3answers
1k views

Is the singular “they” acceptable in formal writing? [duplicate]

Possible Duplicate: Is there a correct gender-neutral, singular pronoun (“his” versus “her” versus “their”)? I am linking to this post for reference. ...
0
votes
1answer
476 views

Genderless pronoun? [duplicate]

Possible Duplicate: Is there a correct gender-neutral, singular pronoun (“his” versus “her” versus “their”)? I remember reading that "their" is third ...
1
vote
1answer
481 views

Third person equivalent of “yours” and “mine” [closed]

What is the third person equivalent of yours or mine? For example, It's not your book; you should take yours. It's not my book; I should take mine. It's not his book; he should take X.
6
votes
4answers
2k views

Gender neutral reflexive pronoun — equivalent to “himself” and “herself”

How would you refer to a gender neutral subject with a reflexive pronoun? It is unbelievable how a perpetrator will cast oneself in the role of victim. That does not seem right. Is there a ...
0
votes
2answers
115 views

Gender question [duplicate]

Possible Duplicates: Speaking about someone of unknown gender… Gender neutral pronoun I'm writing a paper about markets and mention several times providers and their offers. The ...
6
votes
4answers
3k views

Is using “he” for a gender-neutral third-person correct?

I know there are different opinions on this issue. My question: Is using "he" for a general, gender-neutral third person still in common use for formal writing? By common use I mean, can I expect my ...
2
votes
2answers
785 views

Speaking about someone of unknown gender [duplicate]

Possible Duplicate: Gender neutral pronoun For example, user clicked the button. I don't know if the user is male or female, what gender should I use? Now I read a book, where the user is ...
5
votes
2answers
1k views

What are the most popular gender-neutral pronouns that aren't the same as other contemporary pronouns?

There have been attempts to use other contemporary English pronouns to stand-in as a true gender-neutral pronoun, given that English is lacking a commonly-accepted one for adult humans (non-humans and ...
7
votes
3answers
2k views

Reason for the current trend to use «she» as the gender-neutral pronoun?

There are some questions on gender-neutral pronouns both here and on Writers. User Christine Letts writes: In academia, there is currently a movement toward using the feminine pronoun at all ...
2
votes
1answer
5k views

Anyone: (“they” or “he/she”) why is it sometimes plural? [duplicate]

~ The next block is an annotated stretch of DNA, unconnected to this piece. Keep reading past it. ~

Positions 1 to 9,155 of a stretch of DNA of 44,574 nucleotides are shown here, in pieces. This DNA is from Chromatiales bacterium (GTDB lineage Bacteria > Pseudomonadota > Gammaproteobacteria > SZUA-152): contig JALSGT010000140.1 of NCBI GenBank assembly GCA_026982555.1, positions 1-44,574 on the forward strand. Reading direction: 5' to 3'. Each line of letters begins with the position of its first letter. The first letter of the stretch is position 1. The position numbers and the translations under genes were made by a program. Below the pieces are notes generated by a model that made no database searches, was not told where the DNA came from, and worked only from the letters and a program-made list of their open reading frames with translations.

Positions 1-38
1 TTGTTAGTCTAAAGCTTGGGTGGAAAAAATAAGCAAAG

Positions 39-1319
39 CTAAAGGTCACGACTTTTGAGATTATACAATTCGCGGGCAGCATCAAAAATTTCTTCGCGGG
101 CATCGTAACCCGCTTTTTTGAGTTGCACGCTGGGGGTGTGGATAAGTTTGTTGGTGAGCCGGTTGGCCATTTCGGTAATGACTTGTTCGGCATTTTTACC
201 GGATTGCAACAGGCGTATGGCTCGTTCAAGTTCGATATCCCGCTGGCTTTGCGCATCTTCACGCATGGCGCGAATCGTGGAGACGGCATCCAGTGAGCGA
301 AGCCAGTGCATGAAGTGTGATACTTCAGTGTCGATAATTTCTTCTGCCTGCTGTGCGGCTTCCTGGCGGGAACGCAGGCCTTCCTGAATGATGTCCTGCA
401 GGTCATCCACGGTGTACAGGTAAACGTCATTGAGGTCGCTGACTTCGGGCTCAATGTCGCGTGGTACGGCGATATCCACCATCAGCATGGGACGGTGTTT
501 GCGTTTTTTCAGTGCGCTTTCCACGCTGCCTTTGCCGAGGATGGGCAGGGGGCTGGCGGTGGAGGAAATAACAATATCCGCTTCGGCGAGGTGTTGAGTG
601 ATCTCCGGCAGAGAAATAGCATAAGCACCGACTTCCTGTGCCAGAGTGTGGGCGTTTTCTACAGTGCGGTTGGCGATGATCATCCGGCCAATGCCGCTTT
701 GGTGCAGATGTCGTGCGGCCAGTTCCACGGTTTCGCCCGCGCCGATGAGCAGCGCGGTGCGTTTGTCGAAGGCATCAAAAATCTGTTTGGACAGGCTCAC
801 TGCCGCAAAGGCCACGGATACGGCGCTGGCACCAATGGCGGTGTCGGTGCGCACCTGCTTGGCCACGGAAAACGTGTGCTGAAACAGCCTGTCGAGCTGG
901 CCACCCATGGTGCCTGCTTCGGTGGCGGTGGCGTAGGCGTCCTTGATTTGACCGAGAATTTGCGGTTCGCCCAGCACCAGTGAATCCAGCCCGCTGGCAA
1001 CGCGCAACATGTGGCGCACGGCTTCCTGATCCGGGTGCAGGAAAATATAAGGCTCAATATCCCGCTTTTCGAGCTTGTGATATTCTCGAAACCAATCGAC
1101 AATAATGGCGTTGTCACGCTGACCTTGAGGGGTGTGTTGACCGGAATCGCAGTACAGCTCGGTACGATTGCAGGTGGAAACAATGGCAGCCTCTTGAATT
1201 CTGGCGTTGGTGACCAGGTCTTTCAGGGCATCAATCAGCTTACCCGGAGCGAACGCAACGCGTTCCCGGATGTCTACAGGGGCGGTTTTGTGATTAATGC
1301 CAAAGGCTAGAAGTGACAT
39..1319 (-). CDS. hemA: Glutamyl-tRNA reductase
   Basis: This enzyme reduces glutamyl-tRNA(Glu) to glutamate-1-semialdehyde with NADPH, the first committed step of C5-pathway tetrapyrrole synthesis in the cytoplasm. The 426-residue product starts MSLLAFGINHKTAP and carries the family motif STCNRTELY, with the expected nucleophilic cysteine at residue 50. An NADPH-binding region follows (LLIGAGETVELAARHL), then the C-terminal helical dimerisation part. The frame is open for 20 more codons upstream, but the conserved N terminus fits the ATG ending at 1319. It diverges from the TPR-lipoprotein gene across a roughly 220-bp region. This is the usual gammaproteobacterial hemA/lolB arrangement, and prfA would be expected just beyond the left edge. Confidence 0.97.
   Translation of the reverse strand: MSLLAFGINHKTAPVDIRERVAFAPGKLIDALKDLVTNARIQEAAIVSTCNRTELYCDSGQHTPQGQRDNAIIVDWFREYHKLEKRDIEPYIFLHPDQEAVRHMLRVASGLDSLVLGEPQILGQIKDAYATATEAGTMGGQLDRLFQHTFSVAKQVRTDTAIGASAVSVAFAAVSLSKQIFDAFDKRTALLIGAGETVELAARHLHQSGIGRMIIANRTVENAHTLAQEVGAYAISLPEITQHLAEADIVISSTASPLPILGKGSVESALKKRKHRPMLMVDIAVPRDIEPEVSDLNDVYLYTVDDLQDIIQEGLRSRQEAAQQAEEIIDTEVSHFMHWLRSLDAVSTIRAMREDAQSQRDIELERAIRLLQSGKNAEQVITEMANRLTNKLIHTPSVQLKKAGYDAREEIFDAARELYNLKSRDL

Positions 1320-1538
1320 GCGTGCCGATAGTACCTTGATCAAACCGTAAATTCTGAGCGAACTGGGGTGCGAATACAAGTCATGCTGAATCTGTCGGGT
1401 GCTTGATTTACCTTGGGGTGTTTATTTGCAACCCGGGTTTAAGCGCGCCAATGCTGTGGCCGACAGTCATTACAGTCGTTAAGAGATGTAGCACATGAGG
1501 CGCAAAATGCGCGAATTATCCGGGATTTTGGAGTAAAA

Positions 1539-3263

Possible Duplicate: Is it correct to use “their” instead of “his or her”? Plural versus singular: Anyone can learn to dance if they want to. Anyone can ...
3
votes
2answers
429 views

Is the formation “[s]he” overly distracting?

Does the use of "[s]he" as a gender-neutral pronoun prompt eye-rolling in the reader or is it generally accepted? I know it cannot be pronounced, but it seems to me a helpful contraction in written ...
1
vote
0answers
169 views

How to take the gender of an anonymous person into consideration? [duplicate]

Possible Duplicate: Gender neutral pronoun Very often, I find myself writing about a user, an anonymous person whose gender I don't know. Right after mentioning this abstract user, I need ...
2
votes
3answers
378 views

Use of they as singular [duplicate]

Possible Duplicate: Is it correct to use “their” instead of “his or her”? I, and many people I have heard, occasionally use 'they' and 'their' in the singular when ...
6
votes
2answers
304 views

Why are “he”, “she”, and “it” distinct in the singular, but all “they” in the plural?

Other languages have gender-specific third-person plural pronouns (e.g., ellos and ellas in Spanish). English does not, despite the masculine/feminine/neuter distinction being obligatory in the ...
2
votes
1answer
804 views

Using 'they' for person of unknown sex [duplicate]

Possible Duplicate: Gender neutral pronoun. In everyday use, I often use the pronoun "they" to refer to a unknown person if I do not know their sex. As in: Bob: Who was it that emailed ...
2
votes
3answers
1k views

Can “his/her” be replaced by “his”?

Yesterday, I asked this question on Web Apps: If a Facebook user dies, what happens to the account? Actually, I wanted to ask it this way: If a Facebook user dies, what happens to ...
6
votes
4answers
15k views

Should I use “his/her” or “its”? [duplicate]

Possible Duplicates: Gender neutral pronoun Is it correct to use “their” instead of “his or her”? I am writing a software documentation. I have this issue: I am ...
6
votes
3answers
2k views

Why haven't we used “it” instead of “he or she”?

There is a related discussion on this forum. My questions is different. I'm all for gender awareness, but why hasn't a properly defined pronoun "it" been used instead of "he/she" or "he or she", etc. ...
34
votes
7answers
45k views

Is it correct to use “their” instead of “his or her”?

Is this sentence grammatically correct? Anyone who loves the English language should have a copy of this book in their bookcase. or should it be: Anyone who loves the English language should ...